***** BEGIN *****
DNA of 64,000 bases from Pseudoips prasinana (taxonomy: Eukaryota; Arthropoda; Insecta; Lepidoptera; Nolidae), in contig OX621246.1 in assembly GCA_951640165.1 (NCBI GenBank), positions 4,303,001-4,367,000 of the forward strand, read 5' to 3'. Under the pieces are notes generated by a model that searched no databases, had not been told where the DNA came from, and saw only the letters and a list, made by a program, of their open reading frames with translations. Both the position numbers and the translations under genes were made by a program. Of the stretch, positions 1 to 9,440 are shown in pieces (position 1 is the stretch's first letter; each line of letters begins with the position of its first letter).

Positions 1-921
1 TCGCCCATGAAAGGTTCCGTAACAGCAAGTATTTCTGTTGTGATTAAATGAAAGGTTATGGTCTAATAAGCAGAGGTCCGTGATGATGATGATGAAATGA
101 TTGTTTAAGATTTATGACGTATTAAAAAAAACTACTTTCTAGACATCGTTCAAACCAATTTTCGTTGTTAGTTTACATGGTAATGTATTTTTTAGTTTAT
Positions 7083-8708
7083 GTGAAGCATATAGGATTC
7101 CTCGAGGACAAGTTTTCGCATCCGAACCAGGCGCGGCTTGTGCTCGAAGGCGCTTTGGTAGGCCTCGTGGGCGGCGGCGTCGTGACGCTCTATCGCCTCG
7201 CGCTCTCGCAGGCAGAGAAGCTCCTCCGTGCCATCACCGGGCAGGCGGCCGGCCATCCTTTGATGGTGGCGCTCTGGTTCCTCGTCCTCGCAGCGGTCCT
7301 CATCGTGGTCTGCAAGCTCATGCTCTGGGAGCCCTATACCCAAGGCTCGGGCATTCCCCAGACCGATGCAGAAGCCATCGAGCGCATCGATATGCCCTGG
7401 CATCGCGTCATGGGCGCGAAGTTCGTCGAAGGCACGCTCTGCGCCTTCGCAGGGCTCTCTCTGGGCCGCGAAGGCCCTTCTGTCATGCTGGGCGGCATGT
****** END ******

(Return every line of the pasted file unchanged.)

DNA of 64,000 bases from Pseudoips prasinana (taxonomy: Eukaryota; Arthropoda; Insecta; Lepidoptera; Nolidae), in contig OX621246.1 in assembly GCA_951640165.1 (NCBI GenBank), positions 4,303,001-4,367,000 of the forward strand, read 5' to 3'. Under the pieces are notes generated by a model that searched no databases, had not been told where the DNA came from, and saw only the letters and a list, made by a program, of their open reading frames with translations. Both the position numbers and the translations under genes were made by a program. Of the stretch, positions 1 to 9,440 are shown in pieces (position 1 is the stretch's first letter; each line of letters begins with the position of its first letter).

Positions 1-921
1 TCGCCCATGAAAGGTTCCGTAACAGCAAGTATTTCTGTTGTGATTAAATGAAAGGTTATGGTCTAATAAGCAGAGGTCCGTGATGATGATGATGAAATGA
101 TTGTTTAAGATTTATGACGTATTAAAAAAAACTACTTTCTAGACATCGTTCAAACCAATTTTCGTTGTTAGTTTACATGGTAATGTATTTTTTAGTTTAT
Positions 7083-8708
7083 GTGAAGCATATAGGATTC
7101 CTCGAGGACAAGTTTTCGCATCCGAACCAGGCGCGGCTTGTGCTCGAAGGCGCTTTGGTAGGCCTCGTGGGCGGCGGCGTCGTGACGCTCTATCGCCTCG
7201 CGCTCTCGCAGGCAGAGAAGCTCCTCCGTGCCATCACCGGGCAGGCGGCCGGCCATCCTTTGATGGTGGCGCTCTGGTTCCTCGTCCTCGCAGCGGTCCT
7301 CATCGTGGTCTGCAAGCTCATGCTCTGGGAGCCCTATACCCAAGGCTCGGGCATTCCCCAGACCGATGCAGAAGCCATCGAGCGCATCGATATGCCCTGG
7401 CATCGCGTCATGGGCGCGAAGTTCGTCGAAGGCACGCTCTGCGCCTTCGCAGGGCTCTCTCTGGGCCGCGAAGGCCCTTCTGTCATGCTGGGCGGCATGT